About the Issue

Physical education, commonly referred to as PE, has been taught in American schools for more than a century—educating students on what it means to live a healthy lifestyle. And for good reason. Regular physical activity is associated with a healthier, longer life and with a lower risk of heart disease, high blood pressure, diabetes, obesity, mental health problems, and even some cancers. But, it doesn’t stop there. These benefits extend into the classroom, too. Studies have shown that active children perform better in school, behave better in the classroom, and have a greater ability to focus. Because physical activity improves academic performance, it can also become an important strategy to address health disparities, like childhood obesity, and the achievement gap.

Girls and boys from all racial, ethnic, and socioeconomic groups, through all grades, and in urban and rural settings benefit from physical education.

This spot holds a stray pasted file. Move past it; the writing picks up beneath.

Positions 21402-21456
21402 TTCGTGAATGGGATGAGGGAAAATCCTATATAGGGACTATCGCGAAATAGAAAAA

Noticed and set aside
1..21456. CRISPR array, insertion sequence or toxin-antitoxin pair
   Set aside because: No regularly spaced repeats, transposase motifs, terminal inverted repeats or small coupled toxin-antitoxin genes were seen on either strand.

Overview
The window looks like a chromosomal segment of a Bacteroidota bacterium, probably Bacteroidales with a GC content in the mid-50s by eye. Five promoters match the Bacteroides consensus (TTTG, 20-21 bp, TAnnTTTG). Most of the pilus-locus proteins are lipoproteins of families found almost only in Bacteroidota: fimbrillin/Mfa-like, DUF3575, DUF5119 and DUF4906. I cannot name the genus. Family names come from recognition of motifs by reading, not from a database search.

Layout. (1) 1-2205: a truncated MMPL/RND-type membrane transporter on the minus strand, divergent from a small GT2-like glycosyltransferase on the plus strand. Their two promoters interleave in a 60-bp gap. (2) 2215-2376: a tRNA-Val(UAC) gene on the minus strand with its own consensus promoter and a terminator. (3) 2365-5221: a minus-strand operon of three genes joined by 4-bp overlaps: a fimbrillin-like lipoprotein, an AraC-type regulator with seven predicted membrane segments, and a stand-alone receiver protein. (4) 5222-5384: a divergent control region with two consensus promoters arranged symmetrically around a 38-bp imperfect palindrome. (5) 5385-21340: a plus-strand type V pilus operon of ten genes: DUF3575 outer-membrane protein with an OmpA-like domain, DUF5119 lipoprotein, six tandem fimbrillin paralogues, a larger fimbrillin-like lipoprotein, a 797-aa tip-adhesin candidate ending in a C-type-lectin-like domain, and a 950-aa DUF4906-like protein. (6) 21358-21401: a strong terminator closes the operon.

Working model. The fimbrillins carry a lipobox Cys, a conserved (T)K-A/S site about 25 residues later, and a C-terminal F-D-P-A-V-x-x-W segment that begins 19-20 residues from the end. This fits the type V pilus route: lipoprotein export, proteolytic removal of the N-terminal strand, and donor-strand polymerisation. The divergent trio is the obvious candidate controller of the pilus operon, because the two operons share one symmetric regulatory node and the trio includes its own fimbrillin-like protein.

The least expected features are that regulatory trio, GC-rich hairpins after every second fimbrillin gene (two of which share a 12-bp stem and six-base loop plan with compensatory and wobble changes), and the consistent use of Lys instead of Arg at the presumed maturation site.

Physical education offers all of our kids the best chance for physical activity in their school day and teaches them the skills needed to sustain an active and healthy lifestyle.

Despite these benefits, PE programs have been decreasing around the country. In fact, only 4% of elementary, 8% of middle, and 2% of high schools provide daily physical education or its equivalent for the entire school year. More than half of high school students don’t attend any physical education classes in any of their grades.

Thankfully, the vast majority (95%) of parents with children under 18 think physical education should be part of school curriculum for all students in grades K-12. They also believe it’s just as important as any other academic subject.

Throughout this toolkit, you will find helpful information for building out your own advocacy efforts aimed at increasing access to the benefits of PE programs in schools, including steps on building a campaign, resources and example content, and stories of success in other communities. Together, by encouraging our educational and community leaders to support effective physical education programs, we can make students healthier and happier, and increase their academic success. That’s a win-win-win.